Turning the Light on Imposter Syndrome


Imposter syndrome can be frightening…




In this series, Scariest in Psychiatry, we asked clinicians about the scariest topic in mental health. What’s frightening, worrisome, or concerning in psychiatry? Here’s how they answered.

My biggest fear is falling for imposter syndrome. When someone decides to go into the mental health field, they often walk in with a DSM and an understanding of psychological theories and concepts. What one is never fully prepared for is the many unique ways each client will present their symptoms. The ever-complex ways and alternative diagnoses impact clinical decision-making, and let’s not forget that at times we will only be working with limited amounts of information at the time of initial assessment. When I first started in the field, each day, I sat wondering if I was really cut out for this work—a work I wholeheartedly believed in because I have seen firsthand how helpful it can be. Yet 10 years post graduate school, imposter syndrome still feels like the scary monster under the bed.

Imposter syndrome or phenomenon is defined in the American Psychological Association Dictionary as “successful individuals paradoxically believing they are frauds who ultimately will fail and be unmasked as incompetent.” It is a collection of feelings regarding inadequacy that persist, despite evident supporting success. Those who experience imposter syndrome often suffer from chronic self-doubt and feelings of intellectual fraudulence. I do not know about you, but that is a scary feeling. What is even scarier is that for the most part, no one ever tells you that they are suffering from imposter syndrome. This is unfortunate because the normalization alone would help individuals move out of their feelings of doubt and step into assurance of their competence.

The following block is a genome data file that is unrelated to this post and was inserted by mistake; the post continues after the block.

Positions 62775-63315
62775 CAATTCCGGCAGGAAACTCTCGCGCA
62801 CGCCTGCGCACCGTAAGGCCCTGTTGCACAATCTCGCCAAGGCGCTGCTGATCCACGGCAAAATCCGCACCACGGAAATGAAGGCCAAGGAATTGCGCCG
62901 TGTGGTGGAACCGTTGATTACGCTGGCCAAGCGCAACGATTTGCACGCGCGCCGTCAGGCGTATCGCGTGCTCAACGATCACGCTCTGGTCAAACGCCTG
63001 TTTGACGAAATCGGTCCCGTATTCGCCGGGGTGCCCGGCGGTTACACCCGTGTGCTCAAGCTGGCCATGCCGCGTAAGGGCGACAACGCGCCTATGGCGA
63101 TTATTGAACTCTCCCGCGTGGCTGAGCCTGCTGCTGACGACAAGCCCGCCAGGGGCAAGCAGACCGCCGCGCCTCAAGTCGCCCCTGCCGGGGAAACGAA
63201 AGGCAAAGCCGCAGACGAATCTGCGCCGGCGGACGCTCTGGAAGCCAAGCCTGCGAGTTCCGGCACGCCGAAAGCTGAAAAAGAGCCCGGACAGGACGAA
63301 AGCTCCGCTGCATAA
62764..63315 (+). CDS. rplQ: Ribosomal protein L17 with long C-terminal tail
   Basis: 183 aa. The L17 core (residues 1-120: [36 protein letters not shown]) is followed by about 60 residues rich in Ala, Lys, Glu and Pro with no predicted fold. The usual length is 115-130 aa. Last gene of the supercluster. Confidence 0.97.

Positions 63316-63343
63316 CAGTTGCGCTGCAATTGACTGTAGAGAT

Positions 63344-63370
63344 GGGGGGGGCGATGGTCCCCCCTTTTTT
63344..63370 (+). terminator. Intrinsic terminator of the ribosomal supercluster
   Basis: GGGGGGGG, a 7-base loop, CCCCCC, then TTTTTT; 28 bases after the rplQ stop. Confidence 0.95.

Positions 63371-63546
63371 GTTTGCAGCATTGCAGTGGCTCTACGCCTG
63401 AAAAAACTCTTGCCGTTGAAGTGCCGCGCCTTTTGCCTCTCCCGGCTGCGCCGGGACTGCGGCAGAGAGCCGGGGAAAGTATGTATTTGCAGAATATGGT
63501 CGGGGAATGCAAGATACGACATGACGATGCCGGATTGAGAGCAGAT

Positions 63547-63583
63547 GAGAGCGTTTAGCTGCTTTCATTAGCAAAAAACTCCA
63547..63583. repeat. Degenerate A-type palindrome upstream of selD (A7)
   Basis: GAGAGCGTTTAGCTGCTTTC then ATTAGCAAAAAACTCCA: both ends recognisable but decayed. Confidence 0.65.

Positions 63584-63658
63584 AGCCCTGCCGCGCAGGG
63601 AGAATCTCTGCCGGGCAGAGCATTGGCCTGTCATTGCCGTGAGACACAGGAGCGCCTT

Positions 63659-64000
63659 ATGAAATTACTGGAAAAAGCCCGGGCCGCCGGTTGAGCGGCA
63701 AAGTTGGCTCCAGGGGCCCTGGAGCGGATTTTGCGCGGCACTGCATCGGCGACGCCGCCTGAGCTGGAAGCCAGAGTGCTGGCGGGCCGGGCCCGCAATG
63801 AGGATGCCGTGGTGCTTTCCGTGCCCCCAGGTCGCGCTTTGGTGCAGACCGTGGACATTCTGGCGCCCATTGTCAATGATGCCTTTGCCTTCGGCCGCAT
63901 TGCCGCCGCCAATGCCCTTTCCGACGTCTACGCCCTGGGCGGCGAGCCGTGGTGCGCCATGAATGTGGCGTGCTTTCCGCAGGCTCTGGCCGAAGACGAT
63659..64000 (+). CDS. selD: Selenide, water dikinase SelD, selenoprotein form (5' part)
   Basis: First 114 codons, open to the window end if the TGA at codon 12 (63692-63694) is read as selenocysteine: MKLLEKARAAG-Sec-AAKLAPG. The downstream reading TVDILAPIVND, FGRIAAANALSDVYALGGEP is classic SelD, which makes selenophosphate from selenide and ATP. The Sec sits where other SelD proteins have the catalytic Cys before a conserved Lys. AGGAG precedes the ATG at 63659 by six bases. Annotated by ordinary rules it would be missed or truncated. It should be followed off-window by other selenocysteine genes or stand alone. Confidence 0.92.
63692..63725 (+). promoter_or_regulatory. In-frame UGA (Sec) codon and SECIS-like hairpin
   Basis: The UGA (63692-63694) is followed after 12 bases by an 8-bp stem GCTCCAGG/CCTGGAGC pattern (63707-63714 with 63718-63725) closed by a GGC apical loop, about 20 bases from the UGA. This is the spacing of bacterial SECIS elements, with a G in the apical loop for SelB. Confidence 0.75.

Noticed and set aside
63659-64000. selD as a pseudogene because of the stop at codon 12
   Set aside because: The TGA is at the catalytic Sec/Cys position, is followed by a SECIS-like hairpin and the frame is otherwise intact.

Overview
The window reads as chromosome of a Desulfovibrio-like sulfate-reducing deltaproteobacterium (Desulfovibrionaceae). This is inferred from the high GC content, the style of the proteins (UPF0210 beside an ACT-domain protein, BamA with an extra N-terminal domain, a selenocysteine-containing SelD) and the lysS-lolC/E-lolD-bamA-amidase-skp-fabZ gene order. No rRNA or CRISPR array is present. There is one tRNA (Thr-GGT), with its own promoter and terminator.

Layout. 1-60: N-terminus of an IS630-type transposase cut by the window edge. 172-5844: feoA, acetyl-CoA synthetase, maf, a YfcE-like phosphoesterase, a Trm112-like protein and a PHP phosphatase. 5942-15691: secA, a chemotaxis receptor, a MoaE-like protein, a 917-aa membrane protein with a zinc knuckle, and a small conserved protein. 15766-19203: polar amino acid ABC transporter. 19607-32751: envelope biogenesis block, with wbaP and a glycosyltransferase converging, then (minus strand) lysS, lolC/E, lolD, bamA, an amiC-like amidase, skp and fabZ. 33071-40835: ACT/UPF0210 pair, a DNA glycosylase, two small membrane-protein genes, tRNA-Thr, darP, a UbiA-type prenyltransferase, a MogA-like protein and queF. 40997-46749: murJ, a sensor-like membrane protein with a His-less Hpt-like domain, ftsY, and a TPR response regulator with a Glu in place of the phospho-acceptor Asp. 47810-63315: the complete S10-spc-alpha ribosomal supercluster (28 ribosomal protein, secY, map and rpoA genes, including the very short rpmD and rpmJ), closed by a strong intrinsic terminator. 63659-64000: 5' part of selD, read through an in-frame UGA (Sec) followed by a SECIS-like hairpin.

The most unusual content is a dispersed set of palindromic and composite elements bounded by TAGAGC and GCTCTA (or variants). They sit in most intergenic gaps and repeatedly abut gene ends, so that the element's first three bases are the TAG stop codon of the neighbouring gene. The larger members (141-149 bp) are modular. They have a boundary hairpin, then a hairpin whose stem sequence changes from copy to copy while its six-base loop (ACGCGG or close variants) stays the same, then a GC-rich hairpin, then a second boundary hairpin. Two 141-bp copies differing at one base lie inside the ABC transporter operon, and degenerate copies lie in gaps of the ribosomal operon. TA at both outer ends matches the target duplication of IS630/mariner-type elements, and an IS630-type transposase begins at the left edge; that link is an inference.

When we sit in doubt, we often perform poorly. It takes us twice as long to complete a task and we find ourselves never truly satisfied with our performance. What I find comforting amid addressing my biggest fear, is knowing I am not alone. Every single time I have shared with other mental health professionals this little haunting feeling of imposter syndrome, it is always met with validation and sometimes even a story of a time they felt the same. I recall words from one of my great mentors, who has spent over two decades in the field of psychotherapy, “I question myself every day, but I do not let that stop me from showing up.”

When we metaphorically turn the lights on our scariest thoughts, we learn that that monster by the door was just a jacket on the hook. Here is what I have learned and continue to remind myself while facing my fears: Confidence does not equal competence. While my long history of watching “Law and Order” as a little girl with my grandmother may have aided in my confidence to provide a stellar closing argument in court, it does not mean I am competent or qualified to do so. This thought invites me to examine my thoughts of inadequacy and find the distortion. It is a call to action to remind myself of the tools and knowledge I hold. To feel confident and know that I will always show up and do my best; but to remember that perfection is never the expectation. After all, it is our positive light that will always help us see what is really in the room.

Ms Sheltonis a licensed clinical social worker with Mindpath Health.

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